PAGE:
In the last of our series about bullying and harassment in the world of real estate, we called a few Fraser Valley brokers to get their perspectives on the issue. The following are excerpts from those conversations.

First Broker 

“I do think bullying is an issue with a lot of Realtors in the industry,” says one experienced broker.  “But it has nothing to do with competition with the market or anything. It’s more about a person’s inherent personality to be that way.”

This managing broker has found that the majority of workplace conflicts actually occur between staff and Realtors, more so than between Realtors.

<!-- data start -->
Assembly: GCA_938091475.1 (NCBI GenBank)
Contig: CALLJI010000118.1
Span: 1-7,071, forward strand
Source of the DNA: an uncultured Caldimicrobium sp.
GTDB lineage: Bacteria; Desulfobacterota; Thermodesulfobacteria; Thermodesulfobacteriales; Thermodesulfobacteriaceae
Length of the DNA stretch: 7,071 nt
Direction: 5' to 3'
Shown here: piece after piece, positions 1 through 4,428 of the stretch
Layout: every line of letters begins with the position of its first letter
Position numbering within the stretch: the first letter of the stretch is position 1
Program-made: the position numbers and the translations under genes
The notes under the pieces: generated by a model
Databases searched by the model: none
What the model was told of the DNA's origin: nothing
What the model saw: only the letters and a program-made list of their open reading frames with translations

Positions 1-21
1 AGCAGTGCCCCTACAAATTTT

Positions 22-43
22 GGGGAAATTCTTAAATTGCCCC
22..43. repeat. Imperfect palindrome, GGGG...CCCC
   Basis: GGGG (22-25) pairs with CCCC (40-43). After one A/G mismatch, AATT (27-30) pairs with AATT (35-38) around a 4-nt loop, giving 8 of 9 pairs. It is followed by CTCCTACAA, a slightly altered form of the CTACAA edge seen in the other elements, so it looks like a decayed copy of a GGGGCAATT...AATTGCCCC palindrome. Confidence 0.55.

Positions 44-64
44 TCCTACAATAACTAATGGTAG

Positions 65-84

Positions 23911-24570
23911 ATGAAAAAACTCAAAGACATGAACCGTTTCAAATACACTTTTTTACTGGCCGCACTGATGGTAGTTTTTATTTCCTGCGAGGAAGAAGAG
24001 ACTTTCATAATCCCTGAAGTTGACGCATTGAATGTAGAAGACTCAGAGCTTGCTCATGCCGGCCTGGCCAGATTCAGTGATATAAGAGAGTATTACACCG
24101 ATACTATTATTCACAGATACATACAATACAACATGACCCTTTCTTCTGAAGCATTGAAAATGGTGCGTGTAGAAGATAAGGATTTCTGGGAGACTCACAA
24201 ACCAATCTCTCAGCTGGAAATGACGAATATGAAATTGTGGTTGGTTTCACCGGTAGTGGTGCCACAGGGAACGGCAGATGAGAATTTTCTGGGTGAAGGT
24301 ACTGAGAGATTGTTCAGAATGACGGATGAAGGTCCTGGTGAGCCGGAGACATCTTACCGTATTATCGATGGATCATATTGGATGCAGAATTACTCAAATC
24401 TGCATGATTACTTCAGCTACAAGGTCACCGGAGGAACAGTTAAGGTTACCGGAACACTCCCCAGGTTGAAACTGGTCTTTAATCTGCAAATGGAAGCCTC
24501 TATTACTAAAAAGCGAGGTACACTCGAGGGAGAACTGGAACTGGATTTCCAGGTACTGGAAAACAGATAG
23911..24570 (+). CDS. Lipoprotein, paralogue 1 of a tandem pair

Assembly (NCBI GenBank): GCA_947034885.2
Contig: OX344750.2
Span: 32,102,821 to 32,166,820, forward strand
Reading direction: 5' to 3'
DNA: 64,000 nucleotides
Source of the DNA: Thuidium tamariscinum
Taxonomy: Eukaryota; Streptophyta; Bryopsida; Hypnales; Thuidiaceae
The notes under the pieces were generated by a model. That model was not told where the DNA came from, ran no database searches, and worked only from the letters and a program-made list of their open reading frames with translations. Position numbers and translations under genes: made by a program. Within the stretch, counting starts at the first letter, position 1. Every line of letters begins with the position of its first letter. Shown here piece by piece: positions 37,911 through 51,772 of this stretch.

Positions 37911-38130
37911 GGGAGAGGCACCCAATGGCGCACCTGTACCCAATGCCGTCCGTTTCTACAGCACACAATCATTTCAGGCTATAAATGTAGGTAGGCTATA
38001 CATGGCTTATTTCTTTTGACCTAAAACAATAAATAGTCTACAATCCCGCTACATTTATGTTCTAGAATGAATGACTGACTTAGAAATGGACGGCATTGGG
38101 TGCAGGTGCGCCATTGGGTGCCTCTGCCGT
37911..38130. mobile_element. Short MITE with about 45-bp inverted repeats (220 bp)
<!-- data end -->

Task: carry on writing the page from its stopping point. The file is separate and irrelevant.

“In our office, we’ve seen a kind of superior attitude from some Realtors. Some people seem to think that because they’re paying a fee to the brokerage, it’s okay to treat our staff like crap.

“I’ve seen quite a bit of sexist talk as well, though more so from the boomer generation, I guess because the older men grew up when women didn’t have as much status.”

“We’ve had Realtors that have been inappropriate and then when it was brought to their attention, they were very much taken aback by it because they didn’t seem to realize how their behaviour was causing a problem.”

“Sometimes the behaviour is not dealt with in the way that it should be–which is directly with the Realtor.  In fact seldom have I seen a Realtor being kicked out of an office because of their bad behaviour, though I think they should be.  Sometimes the broker’s role is to terminate people.”